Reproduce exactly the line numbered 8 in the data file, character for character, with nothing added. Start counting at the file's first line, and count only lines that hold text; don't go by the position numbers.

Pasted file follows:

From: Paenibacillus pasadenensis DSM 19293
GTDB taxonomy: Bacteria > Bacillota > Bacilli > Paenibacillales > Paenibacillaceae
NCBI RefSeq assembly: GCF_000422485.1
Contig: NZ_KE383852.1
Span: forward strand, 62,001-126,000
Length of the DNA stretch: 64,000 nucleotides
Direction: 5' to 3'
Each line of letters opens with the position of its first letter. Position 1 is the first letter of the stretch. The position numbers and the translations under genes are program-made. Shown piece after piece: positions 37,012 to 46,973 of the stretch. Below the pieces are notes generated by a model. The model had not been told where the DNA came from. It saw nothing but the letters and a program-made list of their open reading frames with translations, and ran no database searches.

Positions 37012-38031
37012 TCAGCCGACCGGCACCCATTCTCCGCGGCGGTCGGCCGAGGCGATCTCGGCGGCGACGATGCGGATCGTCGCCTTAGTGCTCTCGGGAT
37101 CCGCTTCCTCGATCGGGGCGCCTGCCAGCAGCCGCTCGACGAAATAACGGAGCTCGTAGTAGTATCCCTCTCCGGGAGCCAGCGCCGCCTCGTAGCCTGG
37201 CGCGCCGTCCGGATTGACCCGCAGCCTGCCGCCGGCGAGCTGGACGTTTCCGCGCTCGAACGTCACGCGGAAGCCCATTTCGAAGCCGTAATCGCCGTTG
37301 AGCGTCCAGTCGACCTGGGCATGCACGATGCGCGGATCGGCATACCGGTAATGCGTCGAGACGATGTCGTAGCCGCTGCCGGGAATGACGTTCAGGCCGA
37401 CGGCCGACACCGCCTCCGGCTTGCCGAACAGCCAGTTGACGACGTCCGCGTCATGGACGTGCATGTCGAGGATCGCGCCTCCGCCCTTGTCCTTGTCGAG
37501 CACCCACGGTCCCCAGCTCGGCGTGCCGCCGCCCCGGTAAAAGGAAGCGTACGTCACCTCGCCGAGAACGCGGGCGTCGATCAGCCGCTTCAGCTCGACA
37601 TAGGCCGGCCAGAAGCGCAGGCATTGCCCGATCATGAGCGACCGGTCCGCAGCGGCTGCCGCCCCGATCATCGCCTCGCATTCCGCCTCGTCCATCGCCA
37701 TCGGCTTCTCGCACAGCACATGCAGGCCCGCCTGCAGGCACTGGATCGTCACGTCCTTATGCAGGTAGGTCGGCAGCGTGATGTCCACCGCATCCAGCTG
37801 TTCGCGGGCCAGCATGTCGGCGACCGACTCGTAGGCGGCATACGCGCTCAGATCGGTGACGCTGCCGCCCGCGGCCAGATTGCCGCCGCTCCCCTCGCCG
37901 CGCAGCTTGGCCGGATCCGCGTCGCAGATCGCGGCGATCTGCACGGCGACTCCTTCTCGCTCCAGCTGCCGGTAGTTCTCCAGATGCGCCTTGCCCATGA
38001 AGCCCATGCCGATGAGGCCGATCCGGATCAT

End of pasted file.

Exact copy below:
Each line of letters opens with the position of its first letter. Position 1 is the first letter of the stretch. The position numbers and the translations under genes are program-made. Shown piece after piece: positions 37,012 to 46,973 of the stretch. Below the pieces are notes generated by a model. The model had not been told where the DNA came from. It saw nothing but the letters and a program-made list of their open reading frames with translations, and ran no database searches.